Postharvest changes in color and compositional characteristics were monitored in ‘Arkin’ and ‘Golden Star’ carambolas (Averrhoa carambola L.) before, immediately following, and 6 days after they were stored for 44 days at 5, 10, or 15C. General commercial practice has been to store this tropical fruit at 10C or higher to avoid possible chilling injury. Results from the present work demonstrated that fruit stored at 5C maintained better appearance, lost less weight, and exhibited less change in soluble sugar (glucose, fructose, and sucrose) or organic acid (oxalic and malic) concentrations than fruit stored at 10C. Rewarming experiments (6 days at 23C) indicated that these fruit had not lost the capacity to ripen normally and did not develop symptoms of chilling injury. Carambolas therefore can be stored most effectively at 5C.

Open Access

Localization of sucrose synthasa (SS), an enzyme Previously shown to be highly active in transport tissues of citrus fruit, was further defined via immunohistochemical analysis of stage II calamondin fruit. Using the indirect immunogold technique, 8 μm sections were first reacted with rabbit anti-SS polyclonal serum followed by incubation with 5 nm gold conjugated goat-anti-rabbit IgG. Little immunolabel was observed in the majority of peel tissues, however an abundant immunoreaction was evident in parenchyma cells directly adjacent to the segment epidermis surrounding juice sacs. Antibody was not associated with this epidermnl layer. Similarly, in juice vesicle stalks (JVS) the internal parenchyma cells showed significant SS localization compared to minimal immunoreaction in the epidermal layers of the JVS. Although the antigen did not appear to be specifically localized within the vascular bundles, an extensive distribution of the enzyme was associated with the parenchymatous cells immediately adjacent to vascular strands.

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Carrizo citrange [Citrus sinensis (L.) Osb. × Poncirus trifoliata (L.) Raf.] seedlings were budded with `Hamlin' orange [Citrus sinensis (L.) Osb.] and subjected to 3 bud forcing treatments: (1) topping [T] by removing the seedling above the bud union; (2) lopping [L] by cutting half way through the seedling above the bud union and breaking the rootstock over; or, (3) bending [B] the seedling top over and tying it to the base of the plant. As scion buds emerged and grew, plants were sacrificed for dry weight measurements; also, the portion of the rootstock seedling above the bud union was exposed to 14CO2 at 3 stages of scion development. Plants with seedling tops attached (B,L) gained more dry weight and fibrous roots than T seedlings. Scion elongation was greater for B plants than for T plants. Plants usually flushed twice regardless of bud forcing treatment. No treatment differences were noted for time of flushing or scion bud emergence. Labeled photosynthate from attached rootstock leaves was translocated to scions during both flushes suggesting that recently fixed C enhanced scion growth for B and L plants.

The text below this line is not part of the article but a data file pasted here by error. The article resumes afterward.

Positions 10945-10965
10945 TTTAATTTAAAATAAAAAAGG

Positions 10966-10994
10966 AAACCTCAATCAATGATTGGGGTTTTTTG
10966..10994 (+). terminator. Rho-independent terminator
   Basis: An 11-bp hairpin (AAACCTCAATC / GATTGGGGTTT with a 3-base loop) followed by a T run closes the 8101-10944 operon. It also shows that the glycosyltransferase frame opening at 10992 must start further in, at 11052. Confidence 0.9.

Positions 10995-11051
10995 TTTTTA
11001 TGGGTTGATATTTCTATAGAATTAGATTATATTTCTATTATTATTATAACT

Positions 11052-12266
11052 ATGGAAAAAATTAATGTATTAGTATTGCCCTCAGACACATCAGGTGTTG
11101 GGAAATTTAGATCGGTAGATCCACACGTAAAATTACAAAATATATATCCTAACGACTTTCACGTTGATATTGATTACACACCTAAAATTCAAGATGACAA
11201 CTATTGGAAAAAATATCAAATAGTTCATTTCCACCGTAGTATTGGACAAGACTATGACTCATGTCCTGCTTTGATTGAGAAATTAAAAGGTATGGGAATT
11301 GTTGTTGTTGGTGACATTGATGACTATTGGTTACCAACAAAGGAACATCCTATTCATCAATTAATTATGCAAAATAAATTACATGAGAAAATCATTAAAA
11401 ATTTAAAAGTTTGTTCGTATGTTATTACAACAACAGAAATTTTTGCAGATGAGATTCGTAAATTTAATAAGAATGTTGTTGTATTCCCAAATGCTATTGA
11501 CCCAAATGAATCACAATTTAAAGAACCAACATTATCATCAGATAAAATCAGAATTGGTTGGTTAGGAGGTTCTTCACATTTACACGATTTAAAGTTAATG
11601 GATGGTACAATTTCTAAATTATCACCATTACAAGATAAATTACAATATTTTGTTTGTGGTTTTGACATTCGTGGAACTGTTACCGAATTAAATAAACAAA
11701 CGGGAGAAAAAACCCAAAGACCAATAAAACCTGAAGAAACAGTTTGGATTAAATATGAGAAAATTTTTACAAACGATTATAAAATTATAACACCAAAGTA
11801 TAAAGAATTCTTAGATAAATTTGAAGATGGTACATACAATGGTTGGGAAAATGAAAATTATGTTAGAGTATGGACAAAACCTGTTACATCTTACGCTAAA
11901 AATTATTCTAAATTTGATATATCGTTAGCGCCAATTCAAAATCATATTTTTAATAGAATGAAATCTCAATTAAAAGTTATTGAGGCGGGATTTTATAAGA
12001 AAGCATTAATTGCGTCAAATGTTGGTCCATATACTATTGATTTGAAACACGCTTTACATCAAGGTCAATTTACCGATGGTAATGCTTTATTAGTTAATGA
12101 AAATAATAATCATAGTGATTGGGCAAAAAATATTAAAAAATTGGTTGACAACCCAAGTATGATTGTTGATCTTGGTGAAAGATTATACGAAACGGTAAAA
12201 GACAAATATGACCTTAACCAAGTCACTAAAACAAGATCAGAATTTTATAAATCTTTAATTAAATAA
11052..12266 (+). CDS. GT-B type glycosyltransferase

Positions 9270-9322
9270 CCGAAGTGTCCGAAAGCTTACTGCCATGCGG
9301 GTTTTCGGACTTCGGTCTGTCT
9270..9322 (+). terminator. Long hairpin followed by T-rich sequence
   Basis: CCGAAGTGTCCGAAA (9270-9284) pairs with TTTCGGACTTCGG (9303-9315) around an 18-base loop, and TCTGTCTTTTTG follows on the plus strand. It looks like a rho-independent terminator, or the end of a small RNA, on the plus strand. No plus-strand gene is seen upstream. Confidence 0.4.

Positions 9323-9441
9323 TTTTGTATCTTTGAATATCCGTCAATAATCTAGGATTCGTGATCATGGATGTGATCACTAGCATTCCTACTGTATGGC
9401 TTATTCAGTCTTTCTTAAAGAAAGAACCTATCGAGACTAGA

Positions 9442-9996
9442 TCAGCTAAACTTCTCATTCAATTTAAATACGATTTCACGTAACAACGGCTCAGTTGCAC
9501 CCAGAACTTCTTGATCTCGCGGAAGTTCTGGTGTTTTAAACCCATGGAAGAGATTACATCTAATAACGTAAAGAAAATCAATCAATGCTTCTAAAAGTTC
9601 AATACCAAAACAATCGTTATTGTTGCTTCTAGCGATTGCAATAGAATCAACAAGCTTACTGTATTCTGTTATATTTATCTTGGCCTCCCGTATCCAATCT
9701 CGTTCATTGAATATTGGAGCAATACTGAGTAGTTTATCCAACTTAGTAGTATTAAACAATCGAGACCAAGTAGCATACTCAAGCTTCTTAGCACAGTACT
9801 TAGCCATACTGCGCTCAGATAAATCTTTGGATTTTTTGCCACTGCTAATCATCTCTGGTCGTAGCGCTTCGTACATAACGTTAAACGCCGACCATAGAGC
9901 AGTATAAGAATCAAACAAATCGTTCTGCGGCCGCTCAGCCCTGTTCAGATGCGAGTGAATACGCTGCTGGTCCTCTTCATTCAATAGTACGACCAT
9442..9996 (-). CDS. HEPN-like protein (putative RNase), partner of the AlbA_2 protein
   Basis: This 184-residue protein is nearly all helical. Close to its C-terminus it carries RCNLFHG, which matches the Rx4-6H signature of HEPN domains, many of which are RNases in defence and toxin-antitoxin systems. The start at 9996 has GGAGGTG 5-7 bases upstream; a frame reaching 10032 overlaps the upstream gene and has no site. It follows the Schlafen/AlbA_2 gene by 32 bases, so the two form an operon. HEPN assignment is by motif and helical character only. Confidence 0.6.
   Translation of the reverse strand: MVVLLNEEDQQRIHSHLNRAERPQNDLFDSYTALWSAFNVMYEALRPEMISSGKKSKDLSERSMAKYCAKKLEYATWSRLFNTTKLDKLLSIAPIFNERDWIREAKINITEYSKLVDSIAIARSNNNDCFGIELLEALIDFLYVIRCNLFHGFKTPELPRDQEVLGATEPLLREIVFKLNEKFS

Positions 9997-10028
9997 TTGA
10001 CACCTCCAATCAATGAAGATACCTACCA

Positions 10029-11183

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We investigated the effect of gibberellic acid (GA3) application before color break on peel color, fruit respiration, and soluble sugars in different tissues of ‘Hamlin’ sweet orange [Citrus sinensis (L.) Osb.] fruit to test the hypothesis that GA3 influence on peel color might be mediated by sugars. Fruit were sprayed with GA3 (45 g·ha−1 a.i.) in early October of 2 consecutive years. Peel color, whole-fruit respiration, and fructose, glucose, and sucrose levels were quantified in flavedo and albedo tissues when nontreated fruit were still green, at precolor break, color break, and when peels were fully yellow. Fruit treated with GA3 remained more green-colored than nontreated fruit, and differences between them were detectable by 12 or 21 days after treatment (Years 1 and 2, respectively). Fruit respiration rates were similar in both groups regardless of peel color. Effects of GA3 on color transition were evident only after significant differences emerged in flavedo glucose (both years) and fructose (second year) levels. Moreover, there was a linear, inverse relationship between green peel color and flavedo fructose (r 2 = 0.68, first year; 0.72, second year) and glucose levels (r 2 = 0.60, first year; 0.50, second year). In contrast, sucrose levels in the flavedo showed a less consistent relationship with peel color. The GA3 treatment maintained a descending sucrose gradient from the albedo to the flavedo that was typical of young, photosynthetically active fruit. This gradient dissipated during peel color change of nontreated fruit. These data support the hypothesis that soluble sugars could be contributing effectors of the GA3-mediated delay in chloroplast-to-chromoplast conversions by the orange flavedo.